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Industry analysts expect PDA sales to pick up this year after the category experienced lackluster sales in 2002.
The key growth areas will be in smartphones and models with built-in cameras, although both segments currently represent minor niches, analysts are already debating whether smartphones will quickly make the conventional PDA obsolete.
The Scottsdale, Ariz.-based In-Stat/MDR is predicting 18.3 percent compound annual growth through 2007, and Gartner Dataquest, San Jose, Calif., reports Smartphone sales in the United States will hit 1.7 million units in 2003, to 3.2 million in 2004 and 6.6 million by 2006. International Data Corp. (IDC) Framingham, Mass., said smartphone sales worldwide will jump from four million in 2002 to 100 million later in the decade.
Alex Slawsby, principal analyst for IDC, said the PDA as we now know it is safe.
"It's clearly a competitive force, but there's still a significant potential for PDAs in the Enterprise," he said. "In a lot of businesses, the telecom person is separate from the IT person and they don't want devices that create billing to two separate departments. My contention is that when the IT market returns to strength, we will see a resurgence in handheld sales."
Retailers are agreeing with this line of thought. Kevin Winneroski, Best Buy's business team director for PDAs and mobile computing, said the jury is still out. "The initial forays into smart phones haven't really been as strong as a lot of people thought," he said. "I know Microsoft has some really interesting initiative coming out. Some of their devices could have a chance, but at the end of the day, I think people may still want separate devices. We just don't know."
In the near term, retailers said they are looking for lower price and smaller form factors to boost smartphone sales.
Skip Ross, Ultimate Electronics' video and wireless buyer, said, "As the devices get a bit smaller, smartphones will continue to gain. Right now the fully functional PDA handsets are pretty large. There are a few on the horizon which are more compact and I think that will help."
U.S. smartphone sales are still minimal. J&R Music and Computer World, New York City, said its voice-enabled PDAs currently account for 3 percent of its PDA business, and sales continue to pick up. A buyer for Nebraska Furniture Mart, Omaha, Neb., said smartphones represent 2 percent of PDA sales.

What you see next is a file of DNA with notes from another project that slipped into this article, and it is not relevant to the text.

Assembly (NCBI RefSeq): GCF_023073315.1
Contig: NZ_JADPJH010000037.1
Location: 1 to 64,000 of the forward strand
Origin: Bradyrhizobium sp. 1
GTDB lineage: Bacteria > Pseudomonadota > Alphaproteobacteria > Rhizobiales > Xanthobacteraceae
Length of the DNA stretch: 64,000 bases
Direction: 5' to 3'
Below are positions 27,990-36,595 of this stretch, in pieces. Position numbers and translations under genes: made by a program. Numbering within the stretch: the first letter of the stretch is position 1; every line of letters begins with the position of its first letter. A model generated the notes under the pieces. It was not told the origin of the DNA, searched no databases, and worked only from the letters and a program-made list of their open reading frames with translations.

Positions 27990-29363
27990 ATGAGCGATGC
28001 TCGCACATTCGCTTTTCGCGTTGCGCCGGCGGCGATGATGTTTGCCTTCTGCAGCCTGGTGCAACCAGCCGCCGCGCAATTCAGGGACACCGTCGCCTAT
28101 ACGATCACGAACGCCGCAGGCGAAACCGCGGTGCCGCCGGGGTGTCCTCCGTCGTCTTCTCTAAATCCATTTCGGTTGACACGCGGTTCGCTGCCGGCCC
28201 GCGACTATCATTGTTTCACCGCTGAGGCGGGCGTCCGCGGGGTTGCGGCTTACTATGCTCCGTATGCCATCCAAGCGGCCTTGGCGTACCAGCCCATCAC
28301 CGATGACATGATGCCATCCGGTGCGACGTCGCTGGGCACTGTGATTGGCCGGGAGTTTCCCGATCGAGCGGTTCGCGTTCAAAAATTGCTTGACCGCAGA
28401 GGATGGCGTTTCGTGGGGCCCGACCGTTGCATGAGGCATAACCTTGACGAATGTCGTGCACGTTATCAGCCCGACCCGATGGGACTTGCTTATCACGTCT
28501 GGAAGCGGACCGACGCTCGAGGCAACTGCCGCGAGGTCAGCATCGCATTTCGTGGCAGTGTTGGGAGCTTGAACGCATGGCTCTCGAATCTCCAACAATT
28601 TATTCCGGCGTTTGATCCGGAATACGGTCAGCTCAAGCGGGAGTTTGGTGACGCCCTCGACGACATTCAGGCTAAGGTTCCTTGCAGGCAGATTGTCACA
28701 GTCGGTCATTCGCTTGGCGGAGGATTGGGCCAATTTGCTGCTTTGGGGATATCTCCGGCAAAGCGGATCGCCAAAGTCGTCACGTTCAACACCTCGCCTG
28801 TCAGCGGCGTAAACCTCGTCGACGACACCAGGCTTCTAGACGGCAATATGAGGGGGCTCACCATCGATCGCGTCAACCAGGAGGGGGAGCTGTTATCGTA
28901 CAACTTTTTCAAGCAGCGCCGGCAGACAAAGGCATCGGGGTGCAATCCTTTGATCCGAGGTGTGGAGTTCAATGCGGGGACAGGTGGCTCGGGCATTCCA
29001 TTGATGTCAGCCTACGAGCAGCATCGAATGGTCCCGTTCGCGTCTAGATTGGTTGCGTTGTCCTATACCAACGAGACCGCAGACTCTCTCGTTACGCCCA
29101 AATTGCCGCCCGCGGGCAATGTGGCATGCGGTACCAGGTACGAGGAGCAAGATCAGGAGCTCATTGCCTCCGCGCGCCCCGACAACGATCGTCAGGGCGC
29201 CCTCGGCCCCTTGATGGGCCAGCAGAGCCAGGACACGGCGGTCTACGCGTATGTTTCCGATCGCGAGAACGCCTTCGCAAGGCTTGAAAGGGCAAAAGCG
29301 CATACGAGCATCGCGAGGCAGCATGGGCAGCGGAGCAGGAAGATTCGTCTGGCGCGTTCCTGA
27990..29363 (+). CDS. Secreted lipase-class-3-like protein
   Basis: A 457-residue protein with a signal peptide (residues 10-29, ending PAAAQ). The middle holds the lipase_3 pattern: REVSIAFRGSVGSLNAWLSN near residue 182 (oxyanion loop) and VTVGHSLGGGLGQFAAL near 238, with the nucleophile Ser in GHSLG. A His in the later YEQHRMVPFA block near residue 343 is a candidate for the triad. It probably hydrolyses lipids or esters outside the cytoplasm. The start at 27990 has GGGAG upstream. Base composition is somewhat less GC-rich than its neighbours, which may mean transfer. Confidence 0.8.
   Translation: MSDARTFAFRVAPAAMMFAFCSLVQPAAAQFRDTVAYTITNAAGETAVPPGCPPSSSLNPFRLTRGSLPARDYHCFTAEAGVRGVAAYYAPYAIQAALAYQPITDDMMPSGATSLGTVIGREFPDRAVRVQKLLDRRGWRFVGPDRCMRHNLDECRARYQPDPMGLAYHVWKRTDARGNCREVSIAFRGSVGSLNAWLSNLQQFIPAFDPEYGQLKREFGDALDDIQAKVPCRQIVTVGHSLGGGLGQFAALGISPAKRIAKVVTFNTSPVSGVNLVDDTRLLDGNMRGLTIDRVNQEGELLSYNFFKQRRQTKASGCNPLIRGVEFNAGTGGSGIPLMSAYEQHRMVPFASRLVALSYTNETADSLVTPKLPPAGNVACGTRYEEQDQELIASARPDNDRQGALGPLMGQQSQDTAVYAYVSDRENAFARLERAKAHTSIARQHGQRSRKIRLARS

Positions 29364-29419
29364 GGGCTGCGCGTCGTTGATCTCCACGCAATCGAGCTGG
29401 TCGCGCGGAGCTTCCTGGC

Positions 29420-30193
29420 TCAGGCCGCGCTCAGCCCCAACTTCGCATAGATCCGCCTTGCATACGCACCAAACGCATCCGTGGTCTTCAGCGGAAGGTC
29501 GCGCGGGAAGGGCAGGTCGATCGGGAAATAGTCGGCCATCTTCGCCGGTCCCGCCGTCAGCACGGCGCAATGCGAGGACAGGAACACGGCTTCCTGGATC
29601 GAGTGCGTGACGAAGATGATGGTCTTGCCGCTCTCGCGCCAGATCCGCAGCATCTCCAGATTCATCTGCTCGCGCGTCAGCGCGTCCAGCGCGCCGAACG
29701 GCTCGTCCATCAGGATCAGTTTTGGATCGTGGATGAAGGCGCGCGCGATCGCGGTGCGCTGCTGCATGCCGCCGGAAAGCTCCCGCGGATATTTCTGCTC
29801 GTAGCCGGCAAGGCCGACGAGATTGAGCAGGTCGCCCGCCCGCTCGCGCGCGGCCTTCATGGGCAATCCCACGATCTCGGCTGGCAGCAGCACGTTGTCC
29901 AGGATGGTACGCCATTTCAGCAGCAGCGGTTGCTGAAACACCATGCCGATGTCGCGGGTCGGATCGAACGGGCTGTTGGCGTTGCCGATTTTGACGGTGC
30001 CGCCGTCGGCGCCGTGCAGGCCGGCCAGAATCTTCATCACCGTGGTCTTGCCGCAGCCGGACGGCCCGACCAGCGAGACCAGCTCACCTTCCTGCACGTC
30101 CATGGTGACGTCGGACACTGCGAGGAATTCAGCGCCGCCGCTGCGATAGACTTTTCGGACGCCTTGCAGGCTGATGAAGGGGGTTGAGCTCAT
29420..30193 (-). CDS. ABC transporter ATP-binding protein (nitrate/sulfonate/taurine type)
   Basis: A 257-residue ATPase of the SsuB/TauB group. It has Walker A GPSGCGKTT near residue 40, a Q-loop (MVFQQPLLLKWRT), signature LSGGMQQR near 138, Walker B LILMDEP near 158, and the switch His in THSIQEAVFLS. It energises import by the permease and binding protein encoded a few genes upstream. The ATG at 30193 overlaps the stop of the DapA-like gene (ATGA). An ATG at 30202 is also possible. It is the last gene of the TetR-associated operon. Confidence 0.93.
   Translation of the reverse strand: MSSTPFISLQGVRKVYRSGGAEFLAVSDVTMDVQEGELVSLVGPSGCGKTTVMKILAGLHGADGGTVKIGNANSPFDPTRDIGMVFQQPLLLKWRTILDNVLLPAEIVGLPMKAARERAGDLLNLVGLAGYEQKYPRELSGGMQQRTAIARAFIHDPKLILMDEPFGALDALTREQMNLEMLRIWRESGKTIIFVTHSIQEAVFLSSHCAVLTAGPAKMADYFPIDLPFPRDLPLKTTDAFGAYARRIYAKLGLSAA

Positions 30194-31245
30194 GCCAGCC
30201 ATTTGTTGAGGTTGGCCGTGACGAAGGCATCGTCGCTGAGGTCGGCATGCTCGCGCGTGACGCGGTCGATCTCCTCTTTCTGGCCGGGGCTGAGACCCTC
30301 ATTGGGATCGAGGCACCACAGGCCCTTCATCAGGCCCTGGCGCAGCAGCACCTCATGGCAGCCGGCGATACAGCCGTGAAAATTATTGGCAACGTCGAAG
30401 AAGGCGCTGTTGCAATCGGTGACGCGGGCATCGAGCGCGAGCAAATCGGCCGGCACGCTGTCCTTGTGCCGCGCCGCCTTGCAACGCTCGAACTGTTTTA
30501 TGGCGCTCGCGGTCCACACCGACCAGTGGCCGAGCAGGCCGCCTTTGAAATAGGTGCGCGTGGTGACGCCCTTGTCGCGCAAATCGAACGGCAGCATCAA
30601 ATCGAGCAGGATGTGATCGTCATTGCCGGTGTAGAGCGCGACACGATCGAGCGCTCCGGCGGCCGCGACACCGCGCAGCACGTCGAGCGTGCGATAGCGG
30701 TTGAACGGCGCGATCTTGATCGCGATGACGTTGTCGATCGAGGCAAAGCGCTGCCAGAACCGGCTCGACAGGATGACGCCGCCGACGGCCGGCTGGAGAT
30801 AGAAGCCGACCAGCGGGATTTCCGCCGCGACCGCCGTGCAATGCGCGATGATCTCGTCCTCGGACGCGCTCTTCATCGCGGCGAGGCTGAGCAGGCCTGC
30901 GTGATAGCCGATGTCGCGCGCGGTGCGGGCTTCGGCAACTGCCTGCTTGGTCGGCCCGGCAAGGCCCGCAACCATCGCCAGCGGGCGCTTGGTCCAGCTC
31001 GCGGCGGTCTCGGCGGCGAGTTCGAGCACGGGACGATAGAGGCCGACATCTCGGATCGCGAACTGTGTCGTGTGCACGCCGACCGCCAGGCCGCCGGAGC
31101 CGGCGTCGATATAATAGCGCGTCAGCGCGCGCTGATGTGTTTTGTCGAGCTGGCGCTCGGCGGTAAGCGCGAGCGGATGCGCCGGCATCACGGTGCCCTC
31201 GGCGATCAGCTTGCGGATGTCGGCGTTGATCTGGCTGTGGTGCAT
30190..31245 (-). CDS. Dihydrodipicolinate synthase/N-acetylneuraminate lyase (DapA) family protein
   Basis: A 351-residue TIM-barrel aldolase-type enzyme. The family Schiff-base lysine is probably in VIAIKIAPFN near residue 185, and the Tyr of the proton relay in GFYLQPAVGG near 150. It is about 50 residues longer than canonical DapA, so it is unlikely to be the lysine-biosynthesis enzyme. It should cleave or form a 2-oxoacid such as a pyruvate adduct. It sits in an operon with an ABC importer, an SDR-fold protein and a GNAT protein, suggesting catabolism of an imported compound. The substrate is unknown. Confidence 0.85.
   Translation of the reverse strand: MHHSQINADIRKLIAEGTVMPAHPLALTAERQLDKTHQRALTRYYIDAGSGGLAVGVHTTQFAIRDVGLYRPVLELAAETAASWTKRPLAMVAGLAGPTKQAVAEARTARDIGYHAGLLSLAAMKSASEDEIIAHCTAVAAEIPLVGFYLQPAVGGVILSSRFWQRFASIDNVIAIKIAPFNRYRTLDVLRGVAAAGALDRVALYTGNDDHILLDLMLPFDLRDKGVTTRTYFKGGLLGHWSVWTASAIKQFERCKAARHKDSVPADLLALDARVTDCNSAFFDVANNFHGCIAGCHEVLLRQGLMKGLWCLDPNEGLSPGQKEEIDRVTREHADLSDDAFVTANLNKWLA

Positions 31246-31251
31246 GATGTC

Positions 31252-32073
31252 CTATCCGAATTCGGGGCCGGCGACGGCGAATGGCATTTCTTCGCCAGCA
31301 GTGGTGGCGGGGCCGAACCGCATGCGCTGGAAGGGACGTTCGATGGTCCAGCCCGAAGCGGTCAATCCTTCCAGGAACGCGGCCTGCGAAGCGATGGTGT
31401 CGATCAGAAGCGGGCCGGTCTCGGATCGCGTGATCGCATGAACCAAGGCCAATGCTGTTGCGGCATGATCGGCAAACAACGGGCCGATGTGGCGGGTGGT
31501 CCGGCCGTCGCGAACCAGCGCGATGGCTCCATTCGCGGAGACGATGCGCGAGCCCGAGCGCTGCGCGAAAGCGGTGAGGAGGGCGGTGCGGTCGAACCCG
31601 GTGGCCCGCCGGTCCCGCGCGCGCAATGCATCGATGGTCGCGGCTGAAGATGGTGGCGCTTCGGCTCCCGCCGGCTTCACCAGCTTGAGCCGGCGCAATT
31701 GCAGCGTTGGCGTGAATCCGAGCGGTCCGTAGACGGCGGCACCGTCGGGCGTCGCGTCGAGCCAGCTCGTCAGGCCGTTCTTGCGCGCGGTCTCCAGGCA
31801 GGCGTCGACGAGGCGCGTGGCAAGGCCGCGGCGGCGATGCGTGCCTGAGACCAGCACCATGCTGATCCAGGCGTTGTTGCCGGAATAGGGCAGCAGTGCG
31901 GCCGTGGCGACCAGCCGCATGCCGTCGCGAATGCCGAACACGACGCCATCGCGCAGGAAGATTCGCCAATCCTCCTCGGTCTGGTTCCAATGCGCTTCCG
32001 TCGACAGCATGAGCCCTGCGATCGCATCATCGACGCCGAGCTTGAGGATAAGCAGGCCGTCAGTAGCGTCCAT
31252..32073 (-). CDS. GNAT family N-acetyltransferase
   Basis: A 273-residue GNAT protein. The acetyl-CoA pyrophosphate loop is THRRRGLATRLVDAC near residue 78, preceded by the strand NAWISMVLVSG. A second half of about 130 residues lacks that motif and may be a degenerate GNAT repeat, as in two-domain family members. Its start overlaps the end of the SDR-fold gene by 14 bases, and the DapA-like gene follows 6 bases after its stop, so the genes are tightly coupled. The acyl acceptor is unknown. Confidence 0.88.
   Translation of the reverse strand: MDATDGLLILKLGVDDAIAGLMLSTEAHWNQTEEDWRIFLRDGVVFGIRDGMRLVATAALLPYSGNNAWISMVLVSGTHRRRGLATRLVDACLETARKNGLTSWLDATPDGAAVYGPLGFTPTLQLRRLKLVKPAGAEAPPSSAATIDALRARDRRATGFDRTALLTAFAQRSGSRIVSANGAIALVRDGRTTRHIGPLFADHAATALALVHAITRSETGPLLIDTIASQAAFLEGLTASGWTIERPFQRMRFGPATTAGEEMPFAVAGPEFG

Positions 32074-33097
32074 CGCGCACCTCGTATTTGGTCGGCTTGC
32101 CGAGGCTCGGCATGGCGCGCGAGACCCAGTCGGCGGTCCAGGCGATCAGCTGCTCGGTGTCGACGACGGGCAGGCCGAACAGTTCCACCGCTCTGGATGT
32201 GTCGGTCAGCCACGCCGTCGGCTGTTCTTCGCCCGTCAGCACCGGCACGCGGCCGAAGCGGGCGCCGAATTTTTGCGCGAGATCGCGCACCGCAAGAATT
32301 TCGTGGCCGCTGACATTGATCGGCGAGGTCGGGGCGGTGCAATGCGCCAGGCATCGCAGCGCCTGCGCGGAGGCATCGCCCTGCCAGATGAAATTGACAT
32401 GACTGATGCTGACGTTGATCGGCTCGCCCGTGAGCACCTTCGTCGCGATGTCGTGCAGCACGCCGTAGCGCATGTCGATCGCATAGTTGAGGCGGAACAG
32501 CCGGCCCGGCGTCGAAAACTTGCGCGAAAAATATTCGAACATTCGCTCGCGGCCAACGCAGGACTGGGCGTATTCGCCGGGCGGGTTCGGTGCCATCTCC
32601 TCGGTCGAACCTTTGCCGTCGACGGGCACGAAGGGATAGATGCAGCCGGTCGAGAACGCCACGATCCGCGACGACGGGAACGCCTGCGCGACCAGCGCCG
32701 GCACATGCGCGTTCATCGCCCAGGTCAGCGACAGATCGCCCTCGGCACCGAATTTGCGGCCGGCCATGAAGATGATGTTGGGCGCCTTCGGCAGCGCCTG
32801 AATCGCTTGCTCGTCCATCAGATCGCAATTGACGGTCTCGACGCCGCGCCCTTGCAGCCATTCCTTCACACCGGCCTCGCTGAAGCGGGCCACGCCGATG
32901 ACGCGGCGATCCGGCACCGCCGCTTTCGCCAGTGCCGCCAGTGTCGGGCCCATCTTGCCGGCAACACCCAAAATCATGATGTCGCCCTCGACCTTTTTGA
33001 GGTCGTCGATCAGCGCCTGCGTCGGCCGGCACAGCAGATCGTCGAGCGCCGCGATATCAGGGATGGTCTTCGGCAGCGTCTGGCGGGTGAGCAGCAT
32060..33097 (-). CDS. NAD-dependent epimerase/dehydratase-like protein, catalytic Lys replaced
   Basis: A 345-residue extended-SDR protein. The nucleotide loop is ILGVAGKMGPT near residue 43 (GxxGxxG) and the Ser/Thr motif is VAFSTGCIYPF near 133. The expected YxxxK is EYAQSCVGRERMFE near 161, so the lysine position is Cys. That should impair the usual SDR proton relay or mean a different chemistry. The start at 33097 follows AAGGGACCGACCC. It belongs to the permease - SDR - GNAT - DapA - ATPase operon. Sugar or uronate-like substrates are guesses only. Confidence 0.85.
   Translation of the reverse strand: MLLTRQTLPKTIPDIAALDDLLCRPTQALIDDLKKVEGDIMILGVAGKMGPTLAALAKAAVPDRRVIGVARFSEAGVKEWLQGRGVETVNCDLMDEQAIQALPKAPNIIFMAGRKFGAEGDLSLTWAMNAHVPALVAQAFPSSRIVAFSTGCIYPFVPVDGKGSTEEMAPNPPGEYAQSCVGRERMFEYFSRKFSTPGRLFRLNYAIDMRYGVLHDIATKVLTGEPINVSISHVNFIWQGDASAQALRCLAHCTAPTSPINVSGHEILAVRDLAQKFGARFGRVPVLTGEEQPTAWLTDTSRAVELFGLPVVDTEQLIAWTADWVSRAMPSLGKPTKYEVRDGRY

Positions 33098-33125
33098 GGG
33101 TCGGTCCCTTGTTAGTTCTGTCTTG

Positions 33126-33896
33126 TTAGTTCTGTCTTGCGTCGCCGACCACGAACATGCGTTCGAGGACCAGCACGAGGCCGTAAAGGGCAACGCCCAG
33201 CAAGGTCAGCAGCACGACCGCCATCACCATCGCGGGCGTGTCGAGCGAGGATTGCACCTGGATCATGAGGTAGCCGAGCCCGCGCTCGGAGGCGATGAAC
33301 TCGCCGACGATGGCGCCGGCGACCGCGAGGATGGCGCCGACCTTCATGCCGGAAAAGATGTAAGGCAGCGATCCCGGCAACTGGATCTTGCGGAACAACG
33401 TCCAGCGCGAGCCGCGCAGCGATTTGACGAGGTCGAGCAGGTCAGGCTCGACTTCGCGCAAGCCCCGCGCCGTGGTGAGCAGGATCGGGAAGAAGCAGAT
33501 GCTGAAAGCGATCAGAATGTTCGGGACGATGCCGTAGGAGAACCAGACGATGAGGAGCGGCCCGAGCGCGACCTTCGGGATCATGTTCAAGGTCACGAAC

In cameras, retail buyers are encouraged by the quick adoption of built-in cameras in cellphones. Many believe the PDA market will follow suit. Currently, Sony is the only PDA brand with built-in cameras. Its latest CLIE PEG-NZ90 comes with a 2-megapixel camera and retails for $800.
"I think you will definitely see other vendors offer embedded cameras. It's the hot thing," Slawsby said.
Best Buy's Winneroski said, "The NZ90 is a homerun. Believe it or not, people are willing to pay $799, and we're pleasantly surprised." However, he believes the PDA must include a "quality" camera, such as the 2-megapixel unit in the Sony NZ90 in order to be successful.
A step down from the Sony NZ90 is a PDA with a VGA camera called the NX70. Sony said its NX70 surprisingly is outselling an identical Sony model without the camera (the NX60), even though the NX70 carries a $100 premium. Sony will bring the camera feature into its mid- and entry-level products in the future, said product manager Ty Takayanagi.
A Nebraska Furniture Mart spokesman said, "The Sony is selling okay, and I think you are going to see more and more of it. It will follow the cellphone market." The combined camera-cellphones are already at 20 percent of Nebraska Furniture Mart's cellphone sales, he said, while Ultimate Electronics said camera-cellphones represent a rough estimate of about 10 percent of its cellphone sales.
Gartner's Dataquest VP of mobile computers Ken Dulaney said the interest in camera-PDA combinations stems from the huge success of camera-enabled cellphones in Japan. "Last year six million camera phones sold worldwide and this year it is expected to reach 25 million. In other parts of the world, they are selling like hot cakes. People want to take pictures and send them to people. It's cheap, easy and fun."
But Slawsby noted that cameras in PDAs will remain a single added feature, rather than a redefining force in the market. He said, "I just think it will be one additional feature. I don't believe that it will change the dynamics of the overall PDA industry."